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National tipline sees rise in reports of sextortion

This Safer Internet Day the Canadian Centre for Child Protection is helping youth, families, and educators understand how sextortion happens and how to get help

For Immediate Release

Winnipeg, MB: With more youth spending time online during the pandemic, there has been an 88% increase in reports to, Canada’s tipline for reporting the online sexual exploitation of children, including a form a victimization called sextortion.

For Safer Internet Day, the Canadian Centre for Child Protection (C3P), which operates, has launched a series of videos for youth. These short clips address what sextortion is, how it can happen, and how youth can get help, while the accompanying website offers prevention material for families and educators to help protect youth from being victimized.

Simply put, sextortion is blackmail. It’s when someone online threatens to send a sexual image or video of the child/youth to other people if they don’t pay the person or provide more sexual content.

On average, receives 40 sextortion reports a month. Many of the reports involve offenders connecting with youth through social media and live stream platforms like Snapchat, Google Hangouts, Facebook Messenger, and Omegle. It is shame, guilt, and fear that keeps youth from telling anyone they are being sextorted, so the number of reports do not necessarily reflect the true scope of this growing problem.

“We want to remind youth they don’t have to deal with difficult online situations alone. There is help,” says Signy Arnason, Associate Executive for C3P, adding contacting is a good place to start if youth are in crisis. “ can help youth gain back control of the situation, including the removal of images or videos posted online.” also provides families and educators with prevention information regarding how sextortion can happen, talking points to have with youth about the issue, and how to help a youth who’s been sextorted. offers five steps to take if a youth is being sextorted:

  • Stay calm and report it. Immediately report what has happened to or contact police in your jurisdiction.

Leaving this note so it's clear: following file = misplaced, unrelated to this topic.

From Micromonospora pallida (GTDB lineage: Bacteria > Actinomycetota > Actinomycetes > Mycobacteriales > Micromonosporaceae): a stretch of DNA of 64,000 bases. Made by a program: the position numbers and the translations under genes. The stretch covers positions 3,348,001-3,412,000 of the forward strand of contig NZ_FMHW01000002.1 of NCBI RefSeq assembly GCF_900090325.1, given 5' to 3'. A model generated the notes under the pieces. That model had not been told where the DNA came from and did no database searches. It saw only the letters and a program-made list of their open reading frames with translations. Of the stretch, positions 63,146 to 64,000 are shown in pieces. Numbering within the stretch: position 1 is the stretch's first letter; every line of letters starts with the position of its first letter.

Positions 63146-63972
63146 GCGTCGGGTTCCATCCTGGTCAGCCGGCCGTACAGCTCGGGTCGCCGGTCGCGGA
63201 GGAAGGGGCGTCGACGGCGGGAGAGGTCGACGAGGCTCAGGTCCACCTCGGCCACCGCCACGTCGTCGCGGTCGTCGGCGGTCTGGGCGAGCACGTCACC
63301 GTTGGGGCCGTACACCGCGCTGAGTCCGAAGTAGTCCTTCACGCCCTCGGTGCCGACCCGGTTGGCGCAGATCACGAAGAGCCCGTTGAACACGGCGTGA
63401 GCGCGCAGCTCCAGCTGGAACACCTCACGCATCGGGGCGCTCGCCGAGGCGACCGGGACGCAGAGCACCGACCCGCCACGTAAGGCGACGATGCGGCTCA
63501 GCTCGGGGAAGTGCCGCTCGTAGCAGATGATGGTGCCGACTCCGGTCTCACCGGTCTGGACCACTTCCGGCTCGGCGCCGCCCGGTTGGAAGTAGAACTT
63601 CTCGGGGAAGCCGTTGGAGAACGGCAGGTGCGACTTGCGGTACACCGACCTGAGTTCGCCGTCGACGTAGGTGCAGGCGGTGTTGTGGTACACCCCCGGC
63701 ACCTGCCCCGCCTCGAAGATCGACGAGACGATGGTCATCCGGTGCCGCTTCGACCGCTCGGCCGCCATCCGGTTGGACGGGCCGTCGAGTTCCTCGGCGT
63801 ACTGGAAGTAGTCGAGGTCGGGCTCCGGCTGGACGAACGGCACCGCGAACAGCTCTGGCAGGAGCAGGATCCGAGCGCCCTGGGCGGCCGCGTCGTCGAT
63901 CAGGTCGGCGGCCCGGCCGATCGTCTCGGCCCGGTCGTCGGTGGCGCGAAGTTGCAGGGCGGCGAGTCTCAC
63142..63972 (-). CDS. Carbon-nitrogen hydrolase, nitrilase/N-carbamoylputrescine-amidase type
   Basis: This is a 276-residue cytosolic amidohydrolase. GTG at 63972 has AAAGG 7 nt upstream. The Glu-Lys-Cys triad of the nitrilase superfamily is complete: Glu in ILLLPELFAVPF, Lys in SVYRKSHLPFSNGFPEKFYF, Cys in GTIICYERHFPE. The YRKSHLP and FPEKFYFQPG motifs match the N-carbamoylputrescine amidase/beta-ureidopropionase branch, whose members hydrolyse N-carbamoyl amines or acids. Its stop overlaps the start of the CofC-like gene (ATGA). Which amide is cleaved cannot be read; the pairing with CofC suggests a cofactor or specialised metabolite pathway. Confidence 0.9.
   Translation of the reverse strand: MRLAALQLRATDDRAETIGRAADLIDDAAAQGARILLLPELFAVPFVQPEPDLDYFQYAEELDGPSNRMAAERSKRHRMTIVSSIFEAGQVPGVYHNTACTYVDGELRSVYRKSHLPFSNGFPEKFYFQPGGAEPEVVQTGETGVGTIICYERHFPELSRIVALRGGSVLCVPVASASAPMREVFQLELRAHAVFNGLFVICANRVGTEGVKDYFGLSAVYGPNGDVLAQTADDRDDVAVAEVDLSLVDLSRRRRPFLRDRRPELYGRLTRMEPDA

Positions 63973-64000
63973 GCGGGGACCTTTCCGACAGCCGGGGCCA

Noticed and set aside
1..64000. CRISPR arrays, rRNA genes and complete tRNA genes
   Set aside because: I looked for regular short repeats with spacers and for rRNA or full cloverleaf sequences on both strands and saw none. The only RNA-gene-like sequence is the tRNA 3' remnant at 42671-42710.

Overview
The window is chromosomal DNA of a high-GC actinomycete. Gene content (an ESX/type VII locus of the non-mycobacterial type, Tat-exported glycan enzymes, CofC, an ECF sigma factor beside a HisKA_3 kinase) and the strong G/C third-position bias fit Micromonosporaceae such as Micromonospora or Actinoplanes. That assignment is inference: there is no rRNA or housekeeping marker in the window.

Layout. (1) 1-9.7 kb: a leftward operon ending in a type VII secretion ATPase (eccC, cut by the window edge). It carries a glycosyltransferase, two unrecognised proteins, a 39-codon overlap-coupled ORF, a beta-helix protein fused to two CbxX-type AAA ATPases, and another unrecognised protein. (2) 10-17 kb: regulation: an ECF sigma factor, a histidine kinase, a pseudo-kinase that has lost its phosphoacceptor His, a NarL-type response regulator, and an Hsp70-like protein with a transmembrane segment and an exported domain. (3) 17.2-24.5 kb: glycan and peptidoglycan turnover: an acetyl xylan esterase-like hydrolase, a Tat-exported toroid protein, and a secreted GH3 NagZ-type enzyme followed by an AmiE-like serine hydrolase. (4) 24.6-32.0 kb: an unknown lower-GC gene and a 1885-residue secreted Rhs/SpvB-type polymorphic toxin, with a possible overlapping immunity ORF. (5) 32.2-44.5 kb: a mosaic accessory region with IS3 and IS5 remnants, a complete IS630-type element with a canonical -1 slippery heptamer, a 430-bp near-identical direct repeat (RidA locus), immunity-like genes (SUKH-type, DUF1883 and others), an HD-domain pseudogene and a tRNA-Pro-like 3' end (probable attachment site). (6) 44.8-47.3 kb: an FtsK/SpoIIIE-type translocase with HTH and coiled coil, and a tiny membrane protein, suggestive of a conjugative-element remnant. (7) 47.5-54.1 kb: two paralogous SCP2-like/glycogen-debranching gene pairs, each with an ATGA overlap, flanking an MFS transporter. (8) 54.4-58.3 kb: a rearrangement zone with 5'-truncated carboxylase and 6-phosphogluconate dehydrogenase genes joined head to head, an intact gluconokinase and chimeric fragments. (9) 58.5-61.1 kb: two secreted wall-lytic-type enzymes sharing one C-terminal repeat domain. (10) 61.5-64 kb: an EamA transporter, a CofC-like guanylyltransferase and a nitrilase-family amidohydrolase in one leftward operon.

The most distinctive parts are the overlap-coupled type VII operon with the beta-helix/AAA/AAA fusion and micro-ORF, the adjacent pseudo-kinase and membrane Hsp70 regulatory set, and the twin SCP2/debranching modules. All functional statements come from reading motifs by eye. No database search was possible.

• Immediately stop all communication. Deactivate (but don’t delete) any of the accounts you are using to communicate with the individual.
  • DO NOT comply with the threat. In other words, never pay money and never send additional nudes. Your situation will NOT get better by doing either of these things. If you have paid money, check to see if it has been collected and, if not, quickly cancel the payment.
  • Keep the correspondence. Keep information such as the person’s username(s), social media account information, a copy of the communications, along with any images and/or videos that were sent.
  • Speak to a safe adult about what is happening. Remember that you are not alone. Reach out to a safe adult so they can help you get through this situation. Dealing with sextortion is too big to manage on your own.

For more information and resources, visit

For more information please contact:
Communications, Canadian Centre for Child Protection
Phone: 1 (204) 560-0723


About the Canadian Centre for Child Protection: The Canadian Centre for Child Protection is a national charity dedicated to the personal safety of children. Our goal is to reduce the sexual abuse and exploitation of children, assist in the location of missing children, and to prevent child victimization. The Canadian Centre operates — Canada’s tipline to report child sexual abuse and exploitation on the internet, as well as other intervention, prevention, and education services to the Canadian public.

About Safer Internet Day: Safer Internet Day is celebrated globally in February each year to promote the safe and positive use of digital technology for children and young people and inspire a national conversation.

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